The Contintental Divide, overlooking the Rockies
  • The Contintental Divide, overlooking the Rockies

We crossed over the continental divide this July and made our way into the mountain hamlet of Keystone, Colorado. I happened to be thinking about people like Oscar Wilde ("I like the West the best") who'd found good company in the thin air and the bawdy brilliance of the locals in the center of North America’s audacious climes.

Indeed the oxygen was thin, but immaculate. The sweeping valleys and massive Rocky Mountain highs filled me with passion for America – not so much the States (which I do like) as the massive mega-tectonic ranges. I was also impressed with the intrepid frontiersmen who saw the continental pass, and had no idea where it led.

During dinner at the cabin where we stayed, we talked about the mountains, wildflowers, jazz guitarist Wes Montgomery and meritage wines. "Meritage" is a French word that means a “blend that is greater than any of its parts.” I can't think of a synonym in English. “Symphony” comes close, but meritage expresses the soul of collective creation – the sum greater than the parts.

If Paris is a moveable feast, I'd like to think Colorado is a meritage of thinkers, gurus, athletes and artisans. The owner of the cabin said that in his youth he remembered only six major breweries in the States: “a Coors man was a mountain man; along the Missouri River, Busch was king." Now, someone from the general Denver area may drink any one of hundreds of local microbrews.

As I think about the gestalt future-vision of America I see a kind of meritage of crazy people and “macro” surrendering to “micro”: Giant mountains and little people beside them talking story and drinking micro-suds. Frontiersmen abiding by the fireside. The major brewers might stay major by sponsoring sports fields – but a morass of microbrewers are cornering the market on fun, funky and functional.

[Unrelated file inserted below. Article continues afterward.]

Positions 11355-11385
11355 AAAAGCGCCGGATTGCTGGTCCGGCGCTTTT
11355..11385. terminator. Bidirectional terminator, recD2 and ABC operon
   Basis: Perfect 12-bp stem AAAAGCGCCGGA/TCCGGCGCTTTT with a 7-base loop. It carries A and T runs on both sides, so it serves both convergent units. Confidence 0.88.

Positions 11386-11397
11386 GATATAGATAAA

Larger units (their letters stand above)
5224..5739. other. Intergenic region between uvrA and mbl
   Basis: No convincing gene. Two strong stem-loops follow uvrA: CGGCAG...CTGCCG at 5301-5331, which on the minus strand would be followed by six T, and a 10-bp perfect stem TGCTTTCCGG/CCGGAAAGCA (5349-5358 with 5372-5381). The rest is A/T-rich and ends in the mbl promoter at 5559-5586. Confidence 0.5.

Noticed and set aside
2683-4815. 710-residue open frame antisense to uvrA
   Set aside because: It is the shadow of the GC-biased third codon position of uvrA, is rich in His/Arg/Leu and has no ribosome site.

The next day we took a trek through the Keystone Gulch, intuited with Buffalo Mountain and the Gore Range, and grokked with the Columbine, lupines and fireweed.

I've begun to think of myself as less a frontiersman and more an explorationist – or part of a meritage of explorationists. What we discover together will be greater than the sum of our artifacts, because we have lived together and shared stories. The frontiersmanship of the future that is of value will be frontiersmanship of the mind. I will see a flower and not feel like I have to own it – it's all been written, photographed, archived, studied and pressed into sentimental journals on mountain spells and smells.

On the 7th, we drove to the Berkley neighborhood of Denver. We went to a restaurant called Hops and Pie with artisan pizzas and over 20 microbrewed beers, including double IPAs and all kinds of hopped-up stories about the origins and evolution of the microbrew.

The restaurant menu had this fabulous custom font (Fanfalone) that might just become the new Papyrus or Comic Sans. The receipt itemized the food as either “food or booze.” We hit a golden ratio: 7 of 12 products were "booze."

I look into the future of (North) Americana, and I think of things like wildflowers, Loveland, explorationists, micro-vision, fun, re-funkification and functionality. A medley that becomes greater than its individual parts.

To channel cowboy wisdom: “the shortest distance between two points is riding with friends.” Cowboys, surprisingly, get it. It’s not about getting there, it’s about abiding, storytelling, and childlike exploration.

I feel – hope – know – that the American experiment is letting go of “getting there” and becoming more about “being there.”

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